Why does a Book Tour Work? It does so because it allows people to know, like and trust you—essential characteristics of any selling and buying relationship. Why a Book Tour Works is an original contribution to LinkedIn’s Pulse. Pulse is a blog on LinkedIn for people to post on topics of their expertise. The post […]
The Memoir Writer’s Blog is a collection of stories, articles about writing, guest blog posts and more.
If you want to learn how to write vividly, use the following tips for avoiding vagueness in writing your memoir. When a manuscript slips into a vagueness, the reader reads and rereads and does not quite “get it.”
You can approach writing a memoir as soul work or you can approach writing as a depressing, meaningless struggle. Like many readers of this blog, I myself struggle with the concept of what it means to me to be a writer. Notice I have written “what it means to me.” I am not much concerned […]
You must not resist writing a more personal memoir. You want to write your memoir, but you resist getting too personal, going in too deep. Your guarded secret that you wanted to have your own business one day or your hope that your father would apologize eventually for his denigration of you—this has happened and […]
People will sometimes suppose that only big drama can make an interesting memoir. Of course, there are many readers who require constant titillation if they are to remain reading. Perhaps they are not the readers you should be seeking for your memoir. Nonetheless, nearly all readers require some attention to “interesting.” No, I do […]
Are You Holding Back the Hard Truth in Your Memoir?
Your memoir needs the hard truth about life—your life—and sometimes that requires exposing yourself, getting “naked.”
I believe one has to stop holding back for fear of alienating some imaginary reader or real relative or friend and come out with personal truth. If we are to understand the human condition and if we are to accept ourselves in all the complexity, self-doubt…. we have to know all we can about each other and we have to be willing to go naked.—Mary Sarton
Wow, going around naked! Gulp! (Better hit the gym!)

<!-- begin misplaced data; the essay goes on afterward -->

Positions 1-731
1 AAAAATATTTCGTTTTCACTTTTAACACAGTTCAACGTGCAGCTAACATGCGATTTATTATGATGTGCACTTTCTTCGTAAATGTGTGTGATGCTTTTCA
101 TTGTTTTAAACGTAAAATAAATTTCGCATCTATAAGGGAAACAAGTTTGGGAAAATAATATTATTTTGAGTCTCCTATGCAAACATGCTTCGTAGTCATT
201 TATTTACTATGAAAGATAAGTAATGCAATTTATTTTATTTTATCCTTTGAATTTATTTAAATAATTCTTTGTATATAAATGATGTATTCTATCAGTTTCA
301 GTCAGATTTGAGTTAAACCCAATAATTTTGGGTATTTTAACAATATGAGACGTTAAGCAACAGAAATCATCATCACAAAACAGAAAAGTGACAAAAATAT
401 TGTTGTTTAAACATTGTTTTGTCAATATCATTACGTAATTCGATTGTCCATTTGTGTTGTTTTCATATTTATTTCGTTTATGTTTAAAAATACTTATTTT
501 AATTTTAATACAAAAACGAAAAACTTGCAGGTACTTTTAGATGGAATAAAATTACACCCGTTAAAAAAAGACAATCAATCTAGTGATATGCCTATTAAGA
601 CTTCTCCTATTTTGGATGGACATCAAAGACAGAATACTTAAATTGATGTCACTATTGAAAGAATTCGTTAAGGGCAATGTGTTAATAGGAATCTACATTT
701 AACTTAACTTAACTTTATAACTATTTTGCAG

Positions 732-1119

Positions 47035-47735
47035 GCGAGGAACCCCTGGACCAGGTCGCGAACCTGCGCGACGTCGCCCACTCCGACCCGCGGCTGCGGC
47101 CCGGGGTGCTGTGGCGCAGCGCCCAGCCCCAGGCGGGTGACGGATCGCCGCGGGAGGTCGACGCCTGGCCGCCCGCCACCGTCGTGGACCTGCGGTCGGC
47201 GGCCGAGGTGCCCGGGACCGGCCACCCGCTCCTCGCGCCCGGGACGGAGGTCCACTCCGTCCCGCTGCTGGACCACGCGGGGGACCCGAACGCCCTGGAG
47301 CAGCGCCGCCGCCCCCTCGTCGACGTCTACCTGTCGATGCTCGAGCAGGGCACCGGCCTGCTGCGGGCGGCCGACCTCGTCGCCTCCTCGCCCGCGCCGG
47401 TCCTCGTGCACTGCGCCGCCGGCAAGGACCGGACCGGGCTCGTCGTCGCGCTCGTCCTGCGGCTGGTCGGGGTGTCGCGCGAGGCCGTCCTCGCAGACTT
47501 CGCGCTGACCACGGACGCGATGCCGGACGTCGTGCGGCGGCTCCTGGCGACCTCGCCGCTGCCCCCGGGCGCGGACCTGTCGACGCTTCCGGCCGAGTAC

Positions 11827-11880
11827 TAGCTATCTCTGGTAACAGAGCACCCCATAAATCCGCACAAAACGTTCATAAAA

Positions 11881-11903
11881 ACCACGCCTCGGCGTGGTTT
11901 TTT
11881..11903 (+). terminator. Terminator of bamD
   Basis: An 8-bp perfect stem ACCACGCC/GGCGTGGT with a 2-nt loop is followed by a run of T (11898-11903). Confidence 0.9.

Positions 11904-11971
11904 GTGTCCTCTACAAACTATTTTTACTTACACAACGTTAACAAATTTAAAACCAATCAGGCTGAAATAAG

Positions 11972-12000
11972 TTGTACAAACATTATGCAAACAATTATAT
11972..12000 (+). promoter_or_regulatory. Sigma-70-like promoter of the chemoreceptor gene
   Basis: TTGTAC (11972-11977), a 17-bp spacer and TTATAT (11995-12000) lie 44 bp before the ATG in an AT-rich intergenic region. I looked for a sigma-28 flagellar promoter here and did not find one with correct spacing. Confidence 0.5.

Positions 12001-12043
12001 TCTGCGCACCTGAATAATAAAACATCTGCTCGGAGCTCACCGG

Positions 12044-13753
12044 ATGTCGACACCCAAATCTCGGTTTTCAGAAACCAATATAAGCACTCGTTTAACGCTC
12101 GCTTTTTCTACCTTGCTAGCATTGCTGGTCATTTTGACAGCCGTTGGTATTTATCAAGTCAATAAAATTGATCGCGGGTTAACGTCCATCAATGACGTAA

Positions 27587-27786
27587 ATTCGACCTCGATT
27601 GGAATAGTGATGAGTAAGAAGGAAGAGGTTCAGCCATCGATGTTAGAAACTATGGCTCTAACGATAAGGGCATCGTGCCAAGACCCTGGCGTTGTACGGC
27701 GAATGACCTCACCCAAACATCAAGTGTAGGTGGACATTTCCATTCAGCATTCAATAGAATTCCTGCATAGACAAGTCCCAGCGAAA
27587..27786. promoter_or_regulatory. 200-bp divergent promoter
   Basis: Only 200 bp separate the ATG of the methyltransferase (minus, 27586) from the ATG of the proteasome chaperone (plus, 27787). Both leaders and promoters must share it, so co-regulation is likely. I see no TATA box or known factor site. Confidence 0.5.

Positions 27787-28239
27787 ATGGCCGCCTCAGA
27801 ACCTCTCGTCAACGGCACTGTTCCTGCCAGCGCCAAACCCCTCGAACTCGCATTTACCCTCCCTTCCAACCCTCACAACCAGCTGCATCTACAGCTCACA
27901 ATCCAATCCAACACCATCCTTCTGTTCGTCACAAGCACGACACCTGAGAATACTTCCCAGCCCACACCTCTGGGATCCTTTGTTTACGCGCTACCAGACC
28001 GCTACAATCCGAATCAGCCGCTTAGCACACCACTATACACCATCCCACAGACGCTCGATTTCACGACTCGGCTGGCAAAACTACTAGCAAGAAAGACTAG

But, I guess you get the idea—psychologically and emotionally naked. Your memoir needs truth telling about life—yours—and sometimes that requires exposing yourself, getting “naked.”
I would like to change the metaphor a bit, to use a metaphor that is less startling but very graphic nonetheless. It is the metaphor of the kernels at the bottom of the popcorn bowl.
I love popcorn and enjoy eating it but there always comes a moment when I get to the bottom of the bowl and the plethora of corn kernels that have been popped into delightful puffy bites gives way to the hard half-popped or not-popped-at-all kernels. These are not fun to eat. Disappointed, I walk to the trash and throw the kernels away. [Free Membership required to read more. See below. ]
Perhaps you’ve been writing a memoir for your family and friends. The composition started off easily enough. You jotted a few memories and passed the stories out. People started saying you ought to write a book, but you were doubtful no one else but family and friends would be interested. For a long while you were satisfied creating your book for a small audience and then it occurred to you you that you were writing with a theme that might interest a larger audience. Perhaps, you wondered, if there was something in your lifestory that could address a larger audience of strangers. Or…
Perhaps from the get-go, you had a sense that, while this story of yours is personal, there was something in it that certainly could interest a larger audience.
While family and friends are always a worthy readership for your memoir, it is possible to reach an even larger audience.
“But, how to do that?” you ask. “What’s the magic bullet?”
Well, I don’t have a magic bullet but I do have a few suggestions to help you reach beyond a small circle. Below are four suggestions to empower your story to appeal to a broader public. [Free Membership required to read more. See below. ]
To make time for writing, you have to be serious about the principle that your writing is your work. You must act on it and take it as seriously as your paying job.
To help you to get a fast start writing and to write your memoirs more prolifically–and even bring them to a finish in the form of a published memoir–I offer these eight suggestions. They are tried and true tips that bear repeating and repeating.
One of the writing process steps is to linger with your story. Many, and perhaps most, people write too fast. I don’t mean that they end up with a text characterized by sloppy grammar, spelling problems and chronology issues—although that may be the case, of course.
No, what I mean is that they push through the process of writing their stories much too quickly. They end up with only a part of the story they could have written had they lingered. [Free Membership required to read more. See below. ]